Happy Trans Visibility Day!

Wow, I totally forgot this holiday was even coming up when I made those pronouns posts, but it just really is meant to be!

As a cis person, I can only parrot back the words that my strong, trans brothers and sisters have said for me, so allow me to share some of my favorites:

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Also, if I could link to this episode of Gaycation with Ellen Page because there’s a really great interview with a trans woman about America’s failure to protect trans women of color (captured in this tumblr post).

There’s not much I can say that hasn’t been said already, just know that both Jessie and I support our trans siblings and wish you all the love and happiness in the world.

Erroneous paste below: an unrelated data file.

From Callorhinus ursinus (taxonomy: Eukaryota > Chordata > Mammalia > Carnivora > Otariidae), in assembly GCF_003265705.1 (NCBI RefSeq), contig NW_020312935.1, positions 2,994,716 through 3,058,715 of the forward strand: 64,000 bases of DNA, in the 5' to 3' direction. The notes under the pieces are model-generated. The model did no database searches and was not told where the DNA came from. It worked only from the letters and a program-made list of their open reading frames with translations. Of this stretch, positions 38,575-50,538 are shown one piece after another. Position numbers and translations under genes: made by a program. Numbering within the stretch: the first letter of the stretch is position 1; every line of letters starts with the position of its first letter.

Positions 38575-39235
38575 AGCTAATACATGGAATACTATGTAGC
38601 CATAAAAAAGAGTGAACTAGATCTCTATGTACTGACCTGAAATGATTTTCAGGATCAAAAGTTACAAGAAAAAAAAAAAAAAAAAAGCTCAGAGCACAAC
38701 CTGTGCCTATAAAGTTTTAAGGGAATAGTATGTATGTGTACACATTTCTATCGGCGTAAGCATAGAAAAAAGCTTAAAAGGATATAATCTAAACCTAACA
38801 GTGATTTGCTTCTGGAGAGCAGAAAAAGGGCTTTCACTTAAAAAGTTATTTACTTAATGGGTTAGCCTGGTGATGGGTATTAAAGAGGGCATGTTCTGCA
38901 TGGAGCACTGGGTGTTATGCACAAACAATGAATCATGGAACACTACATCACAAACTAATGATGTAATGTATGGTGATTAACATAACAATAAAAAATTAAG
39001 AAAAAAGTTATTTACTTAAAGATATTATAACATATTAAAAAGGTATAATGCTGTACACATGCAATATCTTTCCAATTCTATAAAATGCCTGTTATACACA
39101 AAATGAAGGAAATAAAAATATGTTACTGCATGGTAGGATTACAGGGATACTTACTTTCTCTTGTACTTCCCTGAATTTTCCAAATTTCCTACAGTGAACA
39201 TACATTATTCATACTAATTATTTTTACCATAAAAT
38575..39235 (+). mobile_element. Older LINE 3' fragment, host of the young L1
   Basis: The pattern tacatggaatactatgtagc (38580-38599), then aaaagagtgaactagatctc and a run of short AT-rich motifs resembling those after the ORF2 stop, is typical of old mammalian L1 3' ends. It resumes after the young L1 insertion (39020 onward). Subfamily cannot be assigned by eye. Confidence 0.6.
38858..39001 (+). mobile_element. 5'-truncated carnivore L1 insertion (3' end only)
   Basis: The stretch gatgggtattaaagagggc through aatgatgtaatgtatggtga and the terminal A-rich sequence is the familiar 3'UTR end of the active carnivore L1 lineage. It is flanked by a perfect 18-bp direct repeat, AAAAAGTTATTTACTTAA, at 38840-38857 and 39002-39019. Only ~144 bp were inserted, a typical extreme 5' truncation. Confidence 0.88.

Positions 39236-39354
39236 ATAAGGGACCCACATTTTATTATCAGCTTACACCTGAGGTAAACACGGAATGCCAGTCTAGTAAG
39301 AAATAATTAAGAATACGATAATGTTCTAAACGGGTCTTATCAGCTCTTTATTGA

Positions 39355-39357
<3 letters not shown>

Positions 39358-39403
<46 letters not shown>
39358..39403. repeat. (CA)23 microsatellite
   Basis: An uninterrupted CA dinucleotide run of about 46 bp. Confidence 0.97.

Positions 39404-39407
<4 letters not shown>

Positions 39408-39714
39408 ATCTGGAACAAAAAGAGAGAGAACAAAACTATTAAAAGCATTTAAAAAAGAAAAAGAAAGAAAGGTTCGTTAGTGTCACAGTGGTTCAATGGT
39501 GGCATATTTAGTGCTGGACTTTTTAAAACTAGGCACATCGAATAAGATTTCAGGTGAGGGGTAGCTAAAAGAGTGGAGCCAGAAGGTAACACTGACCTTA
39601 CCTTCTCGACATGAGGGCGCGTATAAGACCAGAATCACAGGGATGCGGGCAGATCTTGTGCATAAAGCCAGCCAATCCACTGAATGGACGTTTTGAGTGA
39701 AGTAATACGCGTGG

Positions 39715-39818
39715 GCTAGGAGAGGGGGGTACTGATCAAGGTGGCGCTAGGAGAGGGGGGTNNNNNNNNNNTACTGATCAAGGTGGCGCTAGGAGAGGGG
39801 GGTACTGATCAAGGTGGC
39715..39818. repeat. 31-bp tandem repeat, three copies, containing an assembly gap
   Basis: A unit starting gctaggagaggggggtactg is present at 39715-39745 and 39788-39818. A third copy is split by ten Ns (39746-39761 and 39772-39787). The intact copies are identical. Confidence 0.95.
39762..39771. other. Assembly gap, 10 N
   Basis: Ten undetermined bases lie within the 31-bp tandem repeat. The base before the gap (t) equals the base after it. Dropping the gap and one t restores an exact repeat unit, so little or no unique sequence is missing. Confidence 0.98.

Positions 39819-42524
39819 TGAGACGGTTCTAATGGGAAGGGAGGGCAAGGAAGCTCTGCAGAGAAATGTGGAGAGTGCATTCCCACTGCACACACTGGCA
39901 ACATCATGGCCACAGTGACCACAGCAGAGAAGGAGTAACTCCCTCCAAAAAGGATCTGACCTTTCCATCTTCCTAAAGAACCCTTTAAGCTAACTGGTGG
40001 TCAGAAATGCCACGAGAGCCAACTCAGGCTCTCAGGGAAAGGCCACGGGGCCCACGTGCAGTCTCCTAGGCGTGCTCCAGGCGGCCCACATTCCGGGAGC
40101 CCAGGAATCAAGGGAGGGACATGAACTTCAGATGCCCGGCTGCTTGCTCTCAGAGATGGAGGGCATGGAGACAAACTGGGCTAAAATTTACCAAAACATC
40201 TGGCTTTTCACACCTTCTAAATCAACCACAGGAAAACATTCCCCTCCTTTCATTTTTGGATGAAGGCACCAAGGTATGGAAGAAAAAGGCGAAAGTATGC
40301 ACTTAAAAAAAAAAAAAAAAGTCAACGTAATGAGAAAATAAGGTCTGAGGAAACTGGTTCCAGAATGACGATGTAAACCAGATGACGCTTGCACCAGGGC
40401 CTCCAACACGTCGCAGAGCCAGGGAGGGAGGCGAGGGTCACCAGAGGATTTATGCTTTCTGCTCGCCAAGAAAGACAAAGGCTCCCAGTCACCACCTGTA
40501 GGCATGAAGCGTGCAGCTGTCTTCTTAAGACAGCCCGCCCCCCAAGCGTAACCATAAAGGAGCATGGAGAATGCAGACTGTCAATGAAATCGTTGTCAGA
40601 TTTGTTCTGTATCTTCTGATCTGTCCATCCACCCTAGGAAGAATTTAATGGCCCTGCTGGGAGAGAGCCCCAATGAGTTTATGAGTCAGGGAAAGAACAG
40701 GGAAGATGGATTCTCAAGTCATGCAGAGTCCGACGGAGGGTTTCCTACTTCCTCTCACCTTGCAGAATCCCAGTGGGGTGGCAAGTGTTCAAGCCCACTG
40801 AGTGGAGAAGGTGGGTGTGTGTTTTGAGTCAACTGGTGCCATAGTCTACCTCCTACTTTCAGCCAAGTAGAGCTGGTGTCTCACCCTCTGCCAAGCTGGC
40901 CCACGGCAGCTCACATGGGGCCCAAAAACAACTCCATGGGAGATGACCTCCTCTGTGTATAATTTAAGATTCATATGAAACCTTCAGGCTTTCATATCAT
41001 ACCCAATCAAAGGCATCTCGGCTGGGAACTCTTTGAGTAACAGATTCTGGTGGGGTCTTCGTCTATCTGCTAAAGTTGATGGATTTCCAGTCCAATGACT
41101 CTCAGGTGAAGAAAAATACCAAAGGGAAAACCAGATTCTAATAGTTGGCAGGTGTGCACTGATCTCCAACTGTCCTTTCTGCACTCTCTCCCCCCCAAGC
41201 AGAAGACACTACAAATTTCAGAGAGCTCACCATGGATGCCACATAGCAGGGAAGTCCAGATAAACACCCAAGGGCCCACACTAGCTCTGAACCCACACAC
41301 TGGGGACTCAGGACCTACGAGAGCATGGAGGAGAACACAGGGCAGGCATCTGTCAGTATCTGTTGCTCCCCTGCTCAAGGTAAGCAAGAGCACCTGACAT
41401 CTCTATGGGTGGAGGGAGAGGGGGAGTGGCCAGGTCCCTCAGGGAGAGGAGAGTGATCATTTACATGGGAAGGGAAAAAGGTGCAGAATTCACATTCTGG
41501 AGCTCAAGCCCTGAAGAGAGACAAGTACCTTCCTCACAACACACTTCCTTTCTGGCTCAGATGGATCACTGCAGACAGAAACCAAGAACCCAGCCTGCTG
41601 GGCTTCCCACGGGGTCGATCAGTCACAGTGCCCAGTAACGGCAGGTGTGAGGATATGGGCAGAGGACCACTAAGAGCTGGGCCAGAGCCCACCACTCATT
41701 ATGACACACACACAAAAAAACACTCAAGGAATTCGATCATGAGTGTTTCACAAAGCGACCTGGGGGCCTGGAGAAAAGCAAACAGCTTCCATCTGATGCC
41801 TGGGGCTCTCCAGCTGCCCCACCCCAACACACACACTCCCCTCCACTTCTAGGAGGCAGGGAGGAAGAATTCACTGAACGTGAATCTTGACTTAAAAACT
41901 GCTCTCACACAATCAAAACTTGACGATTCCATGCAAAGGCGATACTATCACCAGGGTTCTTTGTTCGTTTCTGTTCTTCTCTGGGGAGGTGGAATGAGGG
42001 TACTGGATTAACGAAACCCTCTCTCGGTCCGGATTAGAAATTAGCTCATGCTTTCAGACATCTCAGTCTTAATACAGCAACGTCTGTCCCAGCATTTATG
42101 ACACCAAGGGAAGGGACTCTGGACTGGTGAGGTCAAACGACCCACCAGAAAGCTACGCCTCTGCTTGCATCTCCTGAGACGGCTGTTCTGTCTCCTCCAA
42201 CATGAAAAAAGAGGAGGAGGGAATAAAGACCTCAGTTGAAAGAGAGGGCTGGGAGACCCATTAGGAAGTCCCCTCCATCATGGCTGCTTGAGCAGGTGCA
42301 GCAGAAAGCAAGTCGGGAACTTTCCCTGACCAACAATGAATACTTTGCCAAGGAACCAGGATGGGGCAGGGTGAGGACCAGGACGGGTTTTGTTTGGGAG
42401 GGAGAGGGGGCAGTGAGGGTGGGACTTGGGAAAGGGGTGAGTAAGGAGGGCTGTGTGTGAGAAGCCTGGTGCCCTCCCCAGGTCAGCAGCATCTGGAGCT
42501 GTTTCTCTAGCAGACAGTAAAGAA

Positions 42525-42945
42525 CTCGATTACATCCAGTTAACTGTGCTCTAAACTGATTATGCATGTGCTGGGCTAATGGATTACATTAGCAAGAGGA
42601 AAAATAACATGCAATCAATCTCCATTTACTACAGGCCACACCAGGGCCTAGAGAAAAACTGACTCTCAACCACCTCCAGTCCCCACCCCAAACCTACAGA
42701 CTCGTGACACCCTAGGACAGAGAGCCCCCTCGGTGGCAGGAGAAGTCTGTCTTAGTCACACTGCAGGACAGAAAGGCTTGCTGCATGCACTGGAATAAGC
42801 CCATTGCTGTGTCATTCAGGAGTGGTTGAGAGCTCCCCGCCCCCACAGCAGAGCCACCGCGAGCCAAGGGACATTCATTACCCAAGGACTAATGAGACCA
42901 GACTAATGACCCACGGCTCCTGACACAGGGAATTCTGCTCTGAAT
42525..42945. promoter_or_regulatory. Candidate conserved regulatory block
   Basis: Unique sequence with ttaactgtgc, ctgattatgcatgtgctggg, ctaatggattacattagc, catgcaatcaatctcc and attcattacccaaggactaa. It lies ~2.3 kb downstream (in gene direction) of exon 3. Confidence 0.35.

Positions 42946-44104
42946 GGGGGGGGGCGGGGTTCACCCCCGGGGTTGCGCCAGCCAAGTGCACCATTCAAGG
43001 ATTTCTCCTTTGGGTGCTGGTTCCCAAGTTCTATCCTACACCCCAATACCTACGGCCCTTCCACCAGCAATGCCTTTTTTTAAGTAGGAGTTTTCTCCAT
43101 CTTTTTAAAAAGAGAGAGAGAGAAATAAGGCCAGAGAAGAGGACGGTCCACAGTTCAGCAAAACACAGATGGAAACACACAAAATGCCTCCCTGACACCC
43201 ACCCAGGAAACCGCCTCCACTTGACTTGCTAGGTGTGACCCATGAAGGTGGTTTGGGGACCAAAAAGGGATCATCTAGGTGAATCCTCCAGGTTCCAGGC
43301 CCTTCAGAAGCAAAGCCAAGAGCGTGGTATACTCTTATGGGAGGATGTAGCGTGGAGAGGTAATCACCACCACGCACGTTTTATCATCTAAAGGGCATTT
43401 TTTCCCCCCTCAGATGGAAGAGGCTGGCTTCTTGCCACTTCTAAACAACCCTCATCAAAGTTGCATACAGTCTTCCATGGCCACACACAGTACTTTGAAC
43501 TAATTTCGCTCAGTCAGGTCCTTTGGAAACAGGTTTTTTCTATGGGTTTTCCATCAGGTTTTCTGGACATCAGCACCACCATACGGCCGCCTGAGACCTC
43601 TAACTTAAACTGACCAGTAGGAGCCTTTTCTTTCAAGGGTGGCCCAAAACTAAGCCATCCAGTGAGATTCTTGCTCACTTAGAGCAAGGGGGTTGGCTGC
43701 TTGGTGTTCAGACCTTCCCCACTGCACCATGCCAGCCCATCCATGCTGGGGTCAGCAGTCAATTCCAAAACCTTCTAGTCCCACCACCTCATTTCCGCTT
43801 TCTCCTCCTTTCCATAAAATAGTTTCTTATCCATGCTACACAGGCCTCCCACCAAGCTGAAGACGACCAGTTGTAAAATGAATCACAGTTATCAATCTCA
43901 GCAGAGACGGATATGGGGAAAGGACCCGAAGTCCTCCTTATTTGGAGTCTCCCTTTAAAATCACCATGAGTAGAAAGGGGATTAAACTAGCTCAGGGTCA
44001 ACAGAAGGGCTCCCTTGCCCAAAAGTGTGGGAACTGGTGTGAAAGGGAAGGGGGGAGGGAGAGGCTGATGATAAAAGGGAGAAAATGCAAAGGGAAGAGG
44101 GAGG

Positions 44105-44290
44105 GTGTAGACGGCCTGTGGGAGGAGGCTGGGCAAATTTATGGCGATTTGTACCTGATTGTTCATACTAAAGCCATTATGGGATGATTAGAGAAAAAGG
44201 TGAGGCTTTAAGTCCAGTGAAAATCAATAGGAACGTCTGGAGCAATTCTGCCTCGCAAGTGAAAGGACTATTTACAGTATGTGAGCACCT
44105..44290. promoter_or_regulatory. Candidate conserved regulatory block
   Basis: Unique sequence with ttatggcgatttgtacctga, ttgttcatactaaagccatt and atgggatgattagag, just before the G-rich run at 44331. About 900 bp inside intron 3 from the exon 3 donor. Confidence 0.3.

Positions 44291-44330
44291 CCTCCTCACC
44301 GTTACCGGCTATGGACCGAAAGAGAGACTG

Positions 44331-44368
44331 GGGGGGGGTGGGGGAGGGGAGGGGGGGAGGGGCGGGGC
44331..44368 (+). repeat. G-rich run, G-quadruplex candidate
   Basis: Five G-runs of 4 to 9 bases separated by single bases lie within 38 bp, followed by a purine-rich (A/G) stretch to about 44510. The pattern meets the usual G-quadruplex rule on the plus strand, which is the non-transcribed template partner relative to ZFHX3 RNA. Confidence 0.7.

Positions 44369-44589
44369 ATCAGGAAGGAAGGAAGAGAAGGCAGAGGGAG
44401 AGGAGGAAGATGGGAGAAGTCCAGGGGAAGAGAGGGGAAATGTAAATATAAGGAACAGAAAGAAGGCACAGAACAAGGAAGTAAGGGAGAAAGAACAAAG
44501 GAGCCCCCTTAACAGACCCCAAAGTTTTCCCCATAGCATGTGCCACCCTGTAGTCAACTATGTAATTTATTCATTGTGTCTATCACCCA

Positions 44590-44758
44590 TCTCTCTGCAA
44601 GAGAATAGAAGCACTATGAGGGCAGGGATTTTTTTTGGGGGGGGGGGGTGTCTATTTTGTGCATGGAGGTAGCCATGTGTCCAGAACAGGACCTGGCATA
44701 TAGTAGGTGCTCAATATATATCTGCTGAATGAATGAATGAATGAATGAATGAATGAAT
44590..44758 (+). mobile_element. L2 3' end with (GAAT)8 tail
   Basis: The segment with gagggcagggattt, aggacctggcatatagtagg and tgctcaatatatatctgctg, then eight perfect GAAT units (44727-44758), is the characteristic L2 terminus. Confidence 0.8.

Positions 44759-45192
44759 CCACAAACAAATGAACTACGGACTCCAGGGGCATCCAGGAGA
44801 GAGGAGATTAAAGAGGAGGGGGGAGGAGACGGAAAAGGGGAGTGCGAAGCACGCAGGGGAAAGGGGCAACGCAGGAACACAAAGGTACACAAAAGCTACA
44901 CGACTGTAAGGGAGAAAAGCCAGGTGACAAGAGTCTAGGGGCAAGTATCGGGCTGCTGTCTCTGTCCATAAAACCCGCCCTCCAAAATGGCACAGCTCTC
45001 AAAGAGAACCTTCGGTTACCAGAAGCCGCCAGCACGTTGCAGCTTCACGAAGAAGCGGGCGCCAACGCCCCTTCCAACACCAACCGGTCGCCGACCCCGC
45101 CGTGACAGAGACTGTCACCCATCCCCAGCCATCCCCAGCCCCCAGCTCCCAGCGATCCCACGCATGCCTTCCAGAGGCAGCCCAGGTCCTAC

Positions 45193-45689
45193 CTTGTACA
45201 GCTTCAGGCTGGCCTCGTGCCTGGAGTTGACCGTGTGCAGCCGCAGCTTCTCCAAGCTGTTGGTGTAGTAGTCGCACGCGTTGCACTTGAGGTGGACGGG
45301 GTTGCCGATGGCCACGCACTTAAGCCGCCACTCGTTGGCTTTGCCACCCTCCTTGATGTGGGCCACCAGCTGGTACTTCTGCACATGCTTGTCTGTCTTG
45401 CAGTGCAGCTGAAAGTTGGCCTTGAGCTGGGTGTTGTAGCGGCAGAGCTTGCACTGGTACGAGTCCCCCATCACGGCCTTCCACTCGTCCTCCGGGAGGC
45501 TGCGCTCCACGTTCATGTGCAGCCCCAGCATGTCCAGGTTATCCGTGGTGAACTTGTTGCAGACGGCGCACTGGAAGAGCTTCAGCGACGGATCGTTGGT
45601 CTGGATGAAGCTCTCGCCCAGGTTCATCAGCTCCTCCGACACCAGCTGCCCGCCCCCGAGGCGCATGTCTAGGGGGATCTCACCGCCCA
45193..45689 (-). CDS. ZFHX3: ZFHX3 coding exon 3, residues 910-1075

Today is for you! (Tomorrow for me.)



Cat calling and why it isn’t a compliment

I guarantee you if you ask any woman in you’re life, they will tell you that they have been cat called at least once. They will also most likely tell you that they hated it. 

The first time I remember being cat called was when I was 11, walking to the park with my friend. I was actually terrified. A grown man called to me from his truck, some thing along the lines of “hey sexy!”. 

I remember when I was 13 being followed around the mall with another friend. He called to us and we ignored it, and that made him angry. He cursed at us and after a while he eventually left us alone. 

I’ve been told to take my shirt off, to shake my butt, to come closer, to smile, to do sexual things, and to go to hell when I did not respond. Are you starting to see the predatorial aspect yet?